I know what you’re thinking; you had me at the title. It’s the sort of story name that just begs to be read, especially with the popularity of doctor shows like House at the minute and the everlasting popularity of ninjas. What I really like about The Adventures of Dr. McNinja is that it is exactly what it says on the tin – it’s about the adventures of Dr. McNinja. Simple as that.

The Adventures of Dr. McNinja does everything differently, and the creator seems to revel in doing whatever he wants and whatever he feels is cool at the time. This is a good thing. On the site, there isn’t an 'about' page for the author or the story; instead there is a montage of Dr.McNinja's greatest achievements, which include punching a snake and surfing a robo-dracula. If you like tongue-in-cheek humour and stories that are over-the-top for the sake of it, Dr. McNinja is for you.

Still active?: No – this is a one-off story.
In colour?: Yes

At only twenty-nine panels long this is the shortest entries on this list, with most of the others clocking in at hundreds or even thousands. Exterminus only needs twenty nine to tell its story though, and even at such a brief length it is one of the best works on the web.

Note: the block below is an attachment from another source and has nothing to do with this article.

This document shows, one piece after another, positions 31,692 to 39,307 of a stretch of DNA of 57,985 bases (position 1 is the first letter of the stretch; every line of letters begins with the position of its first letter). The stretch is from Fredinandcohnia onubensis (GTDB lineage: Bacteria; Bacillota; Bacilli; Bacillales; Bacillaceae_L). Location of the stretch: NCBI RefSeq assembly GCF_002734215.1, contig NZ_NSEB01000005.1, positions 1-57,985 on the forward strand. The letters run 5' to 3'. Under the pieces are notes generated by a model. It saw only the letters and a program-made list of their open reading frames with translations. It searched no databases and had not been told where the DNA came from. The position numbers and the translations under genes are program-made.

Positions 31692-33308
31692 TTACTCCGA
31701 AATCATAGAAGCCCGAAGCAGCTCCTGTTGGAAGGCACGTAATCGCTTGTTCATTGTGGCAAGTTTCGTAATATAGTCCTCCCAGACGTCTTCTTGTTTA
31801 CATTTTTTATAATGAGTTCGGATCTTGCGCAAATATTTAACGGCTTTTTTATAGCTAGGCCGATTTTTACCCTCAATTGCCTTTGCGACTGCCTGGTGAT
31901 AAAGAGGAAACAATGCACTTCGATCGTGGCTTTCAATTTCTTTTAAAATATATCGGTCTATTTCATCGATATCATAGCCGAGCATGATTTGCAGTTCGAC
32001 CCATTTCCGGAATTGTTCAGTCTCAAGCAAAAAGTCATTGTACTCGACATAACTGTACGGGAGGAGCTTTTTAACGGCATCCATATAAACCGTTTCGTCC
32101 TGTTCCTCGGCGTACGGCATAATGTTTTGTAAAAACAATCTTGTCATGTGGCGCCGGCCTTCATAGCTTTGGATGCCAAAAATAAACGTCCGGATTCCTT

The story is a little bland; a boy and a girl sit next to each other on a train, except instead of the usual staring-down-intently at their book or feet that usually happens on public transport, this boy and a girl actually talk to each other. From here the surreal art becomes the star of the show, with multi-coloured tentacles sprouting from the sky and the front half of the train ripping open. You have to see it to understand.

Still active?: Yes
In colour?: Yes

Battlepug started life as a wacky t-shirt design by artist Mike Norton, but it quickly turned into one of the most awesome webcomics around. Beginning long ago in the far away tribe of the Kinmundy, Battlepug is the story of The Warrior, a hero who was orphaned as a boy, and his trusty sidekick Battlepug.

The story doesn't take itself too seriously, as you probably guessed from the title, but it still manages to get you hooked and drag you along. With influences coming from fantasy works like Conan the Barbarian, this is a good story of action and revenge. It's is funny and exciting, it is crazy and imaginative. It's a must read, and it is Eisner Award winning work.